November 17, 2008

My US Rep. On Media Specialists


"Dear Mrs. S_____:
 
I apologize if this letter does not answer your specific concerns, but I want to share the same text with all of those who contacted me about H.R. 2864, a Federal bill to require that all public schools have at least one media specialist on staff.  I have heard from a great number of people who are interested in this issue, and everyone seems to have a great deal of passion.  My hope is that this letter can help you to direct that passion in ways that will help you to reach your goals.
 
In response to my opposition to H.R. 2864, I received dozens of heartfelt explanations from media specialists about the roles that they perform and the value that they bring to our schools.  I received hearty endorsements from other local teachers who agreed that media specialists are performing a vital role.  I even gathered a few letters from parents talking about the very positive role that media specialists have in their children's lives.  I was delighted to read all of these letters, and they are a wonderful testimony to the commitment and success of media specialists.  But after reading all of these letters, my question is the same as it was before:  why does the Federal government need to require schools to hire you? 
 
Do you believe that if you shared these same letters with your principal, he or she would not want to seek out the funds to hire an additional media specialist?  If you shared these letters with the county, could you not convince those administrators-as you have tried to convince me-that your school system would be more effective with the addition of new media specialists?  If you submitted these letters to your state representatives and state senators-and even the State School Superintendent and the Governor- do you not think that you could convince them of the merits of your cause?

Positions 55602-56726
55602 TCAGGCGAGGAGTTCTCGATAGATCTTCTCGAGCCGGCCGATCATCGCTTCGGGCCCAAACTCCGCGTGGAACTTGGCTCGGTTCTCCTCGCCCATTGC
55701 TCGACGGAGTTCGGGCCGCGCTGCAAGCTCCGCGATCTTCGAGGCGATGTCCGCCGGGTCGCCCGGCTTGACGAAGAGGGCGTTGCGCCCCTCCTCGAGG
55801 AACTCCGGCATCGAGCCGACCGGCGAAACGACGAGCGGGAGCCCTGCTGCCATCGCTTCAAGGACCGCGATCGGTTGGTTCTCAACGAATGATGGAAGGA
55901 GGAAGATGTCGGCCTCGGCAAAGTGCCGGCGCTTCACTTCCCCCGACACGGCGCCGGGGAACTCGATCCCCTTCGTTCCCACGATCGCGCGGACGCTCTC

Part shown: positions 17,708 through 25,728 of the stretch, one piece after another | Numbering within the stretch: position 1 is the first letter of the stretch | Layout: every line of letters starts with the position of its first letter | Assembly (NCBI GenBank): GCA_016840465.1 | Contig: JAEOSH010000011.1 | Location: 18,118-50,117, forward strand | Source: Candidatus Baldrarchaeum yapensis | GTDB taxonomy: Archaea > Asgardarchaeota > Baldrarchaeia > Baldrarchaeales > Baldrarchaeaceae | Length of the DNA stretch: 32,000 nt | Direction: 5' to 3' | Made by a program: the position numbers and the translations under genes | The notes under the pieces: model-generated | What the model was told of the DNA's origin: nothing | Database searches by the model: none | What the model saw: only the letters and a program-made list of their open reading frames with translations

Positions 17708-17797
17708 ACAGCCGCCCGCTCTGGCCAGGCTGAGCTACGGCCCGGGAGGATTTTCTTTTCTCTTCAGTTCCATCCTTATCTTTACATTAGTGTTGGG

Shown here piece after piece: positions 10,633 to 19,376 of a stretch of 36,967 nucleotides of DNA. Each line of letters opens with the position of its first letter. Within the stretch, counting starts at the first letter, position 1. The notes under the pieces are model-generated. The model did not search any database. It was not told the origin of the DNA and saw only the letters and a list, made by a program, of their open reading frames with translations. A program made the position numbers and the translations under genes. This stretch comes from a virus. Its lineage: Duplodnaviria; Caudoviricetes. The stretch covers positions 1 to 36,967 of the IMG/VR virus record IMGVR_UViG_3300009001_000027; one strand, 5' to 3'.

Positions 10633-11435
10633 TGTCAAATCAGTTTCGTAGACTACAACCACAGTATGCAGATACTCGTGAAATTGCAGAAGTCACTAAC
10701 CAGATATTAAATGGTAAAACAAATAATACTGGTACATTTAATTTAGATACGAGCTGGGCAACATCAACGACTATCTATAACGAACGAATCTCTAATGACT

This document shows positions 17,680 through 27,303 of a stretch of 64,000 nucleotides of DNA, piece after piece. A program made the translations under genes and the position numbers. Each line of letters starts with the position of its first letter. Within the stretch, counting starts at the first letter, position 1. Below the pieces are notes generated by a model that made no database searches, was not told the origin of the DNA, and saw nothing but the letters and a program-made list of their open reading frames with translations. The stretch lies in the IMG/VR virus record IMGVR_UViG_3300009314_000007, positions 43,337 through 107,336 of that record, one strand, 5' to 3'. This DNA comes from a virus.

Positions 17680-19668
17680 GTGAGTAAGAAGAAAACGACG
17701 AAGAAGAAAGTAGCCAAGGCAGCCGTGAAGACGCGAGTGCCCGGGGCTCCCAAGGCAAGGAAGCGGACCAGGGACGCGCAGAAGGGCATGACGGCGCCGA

I ask these questions only because all of the aforementioned officials have both the privilege and responsibility to direct the education of Georgia's children.  As a Federal representative in Washington, D.C., I have neither. 
 
I do not question for a minute the value of the work that you do-but neither do I question the value of the English teachers, the science teachers, the art teachers or the band directors.  I am sure that you understand that H.R. 2864-the legislation that we are talking about that creates a federal law requiring local schools to hire media specialists-does not provide a single additional penny to the schools to pay for that mandate.  Does your school have extra money?  Is it obvious to you what-or who-would be cut from your current school budget to pay for this new Federal mandate of hiring media specialists?   I promise you that it is not obvious to me.  These are very tough choices, and the local officials mentioned above are entrusted to work with you to make them.
 
In a few of the more passionate letters that I received, your media specialist colleagues questioned my intelligence and my understanding (among other things) in numerous "colorful" ways.  I take no offense because I have long accepted that "passion" as just a part of my job; however, the point that they make is well-taken:  Washington is much too far away and much too disconnected from local schools to be entrusted with the education of our children.  Principals, and county administrators, state representatives and senators, and school superintendants and governors have been given this responsibility for a very good reason.
 
I will always believe that our children are better served by those who are closest too them, and I will continue to vote "no" on those pieces of legislation that seek to remove educational decisions from parents and schools and transfer those decisions to Washington, D.C.
 
Again, that you for caring enough to write to me.  I appreciate the work that you do, and I wish you great success if you continue your efforts to implement this proposal at the state and local level.

Sincerely,

John Linder
Member of Congress"

Any thoughts on this kind of legislation?  Leave your comments!

(photo cc Kevin Steele)

8 comments:

doug0077 said...

Hi Ninja,

Not everyone is a big mandate fan:

http://www.doug-johnson.com/dougwri/the-m-word.html

Just another POV,

Doug

Teacherninja said...